Swarm robots have been suggested as being the future of agricultural robotics and automation, but in a recent report, AHDB’s Harry Henderson warned that a number of technical issues still need to be overcome before the technology is commercially viable.
He cited a presentation by Dr Alan Millard of the University of Plymouth who believes that such robots face four key challenges:
- Communication networks. Dr Millard asked if Bluetooth connectivity is sufficient for field environments and asked if 5G networks will be required. If so, will they be sufficiently robust and reliable?
- The capacity to make decisions. Will robots be able to sense crop problems and identify and apply a solutions based on the parameters set by growers and agronomists as they work across a field?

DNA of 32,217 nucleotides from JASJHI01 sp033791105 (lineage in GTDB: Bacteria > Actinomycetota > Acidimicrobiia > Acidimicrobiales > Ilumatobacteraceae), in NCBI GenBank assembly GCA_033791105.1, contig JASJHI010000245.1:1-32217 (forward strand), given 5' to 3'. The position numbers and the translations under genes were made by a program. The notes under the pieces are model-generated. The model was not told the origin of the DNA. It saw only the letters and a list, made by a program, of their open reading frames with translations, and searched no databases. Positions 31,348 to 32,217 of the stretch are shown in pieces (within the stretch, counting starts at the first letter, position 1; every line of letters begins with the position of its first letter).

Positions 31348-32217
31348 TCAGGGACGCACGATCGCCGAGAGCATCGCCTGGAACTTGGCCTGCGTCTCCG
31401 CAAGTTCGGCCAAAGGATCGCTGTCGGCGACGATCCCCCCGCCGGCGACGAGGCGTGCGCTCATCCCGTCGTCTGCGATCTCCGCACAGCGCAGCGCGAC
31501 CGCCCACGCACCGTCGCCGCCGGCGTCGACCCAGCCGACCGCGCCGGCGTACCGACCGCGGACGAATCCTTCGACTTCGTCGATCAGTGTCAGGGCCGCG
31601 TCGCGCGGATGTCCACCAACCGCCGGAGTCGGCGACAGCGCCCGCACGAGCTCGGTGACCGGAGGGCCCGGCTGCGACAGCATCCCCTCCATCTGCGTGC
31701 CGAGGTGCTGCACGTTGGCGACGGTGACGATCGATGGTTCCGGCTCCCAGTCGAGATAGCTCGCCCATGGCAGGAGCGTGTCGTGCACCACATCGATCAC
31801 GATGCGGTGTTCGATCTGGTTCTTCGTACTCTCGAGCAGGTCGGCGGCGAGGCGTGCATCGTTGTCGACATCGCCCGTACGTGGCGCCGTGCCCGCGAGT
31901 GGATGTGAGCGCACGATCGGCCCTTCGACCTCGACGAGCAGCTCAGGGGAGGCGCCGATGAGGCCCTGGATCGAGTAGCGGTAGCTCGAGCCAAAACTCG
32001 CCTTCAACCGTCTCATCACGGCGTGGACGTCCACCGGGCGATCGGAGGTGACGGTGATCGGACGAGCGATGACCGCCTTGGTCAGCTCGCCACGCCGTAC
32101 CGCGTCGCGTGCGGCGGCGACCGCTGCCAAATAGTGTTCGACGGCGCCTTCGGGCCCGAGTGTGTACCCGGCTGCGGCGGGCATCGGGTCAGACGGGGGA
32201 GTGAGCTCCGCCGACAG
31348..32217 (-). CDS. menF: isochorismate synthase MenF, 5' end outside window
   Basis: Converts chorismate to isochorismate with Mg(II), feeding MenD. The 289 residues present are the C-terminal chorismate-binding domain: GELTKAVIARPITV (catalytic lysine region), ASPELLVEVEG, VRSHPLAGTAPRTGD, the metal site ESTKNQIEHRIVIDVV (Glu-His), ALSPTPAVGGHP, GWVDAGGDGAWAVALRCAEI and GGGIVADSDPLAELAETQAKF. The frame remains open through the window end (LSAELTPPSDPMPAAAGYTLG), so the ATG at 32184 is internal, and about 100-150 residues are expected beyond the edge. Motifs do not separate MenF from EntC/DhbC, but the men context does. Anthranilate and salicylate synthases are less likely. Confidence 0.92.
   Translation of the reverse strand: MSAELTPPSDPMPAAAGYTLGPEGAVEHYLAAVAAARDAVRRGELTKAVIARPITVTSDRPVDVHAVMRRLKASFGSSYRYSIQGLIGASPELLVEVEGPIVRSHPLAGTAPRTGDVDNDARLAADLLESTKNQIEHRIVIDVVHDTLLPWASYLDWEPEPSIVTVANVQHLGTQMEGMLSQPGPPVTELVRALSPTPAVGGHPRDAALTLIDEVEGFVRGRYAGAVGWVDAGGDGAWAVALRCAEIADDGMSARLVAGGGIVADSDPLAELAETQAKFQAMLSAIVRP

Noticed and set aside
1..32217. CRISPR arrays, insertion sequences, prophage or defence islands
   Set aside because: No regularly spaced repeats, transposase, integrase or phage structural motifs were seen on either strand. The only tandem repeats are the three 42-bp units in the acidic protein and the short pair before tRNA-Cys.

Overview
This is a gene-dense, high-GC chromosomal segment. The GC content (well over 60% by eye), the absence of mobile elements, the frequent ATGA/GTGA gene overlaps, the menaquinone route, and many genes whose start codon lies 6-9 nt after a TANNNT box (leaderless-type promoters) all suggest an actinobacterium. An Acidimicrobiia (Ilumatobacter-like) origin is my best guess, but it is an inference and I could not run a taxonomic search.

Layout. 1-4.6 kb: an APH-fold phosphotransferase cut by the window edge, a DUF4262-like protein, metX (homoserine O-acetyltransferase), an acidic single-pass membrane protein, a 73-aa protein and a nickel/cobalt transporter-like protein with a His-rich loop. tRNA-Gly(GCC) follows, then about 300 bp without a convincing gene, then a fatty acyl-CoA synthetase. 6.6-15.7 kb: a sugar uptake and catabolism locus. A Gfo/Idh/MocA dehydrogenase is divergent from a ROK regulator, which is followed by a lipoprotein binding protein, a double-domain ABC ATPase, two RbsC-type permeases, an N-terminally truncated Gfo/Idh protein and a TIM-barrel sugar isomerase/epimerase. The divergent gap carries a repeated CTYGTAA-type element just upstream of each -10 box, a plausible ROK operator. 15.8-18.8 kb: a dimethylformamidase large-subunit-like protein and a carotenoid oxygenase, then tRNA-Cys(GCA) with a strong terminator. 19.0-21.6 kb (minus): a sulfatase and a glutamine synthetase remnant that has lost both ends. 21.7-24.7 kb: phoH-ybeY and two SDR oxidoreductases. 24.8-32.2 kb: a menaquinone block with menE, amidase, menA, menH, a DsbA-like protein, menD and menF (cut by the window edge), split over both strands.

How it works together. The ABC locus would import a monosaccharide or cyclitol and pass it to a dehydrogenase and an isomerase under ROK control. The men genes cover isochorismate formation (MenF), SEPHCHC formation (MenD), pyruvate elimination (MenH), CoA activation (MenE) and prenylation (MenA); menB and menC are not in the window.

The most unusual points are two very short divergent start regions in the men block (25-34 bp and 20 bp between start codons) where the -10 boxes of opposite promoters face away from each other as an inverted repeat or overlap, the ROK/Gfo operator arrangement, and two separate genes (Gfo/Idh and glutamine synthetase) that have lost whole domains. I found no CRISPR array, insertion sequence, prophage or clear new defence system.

- Public acceptance. How will consumers feel about the fact that decisions on key food and environmental factors are being made by robots?
- What is the business model for the rollout of the technology? Who owns, maintains and repairs the robots and owns or has access to the data that the robots collect?
Some of these concerns were also echoed by Mark Nicholson, senior lecturer in systems safety at the University of York. He also asked, in the event of an accident or injury, who is liable: the owner of the technology, the operator, or the supplier?
Photo caption: The Small Robot Company believes that swarm robots are the future of on-farm automation
Photo Credit: Small Robot Company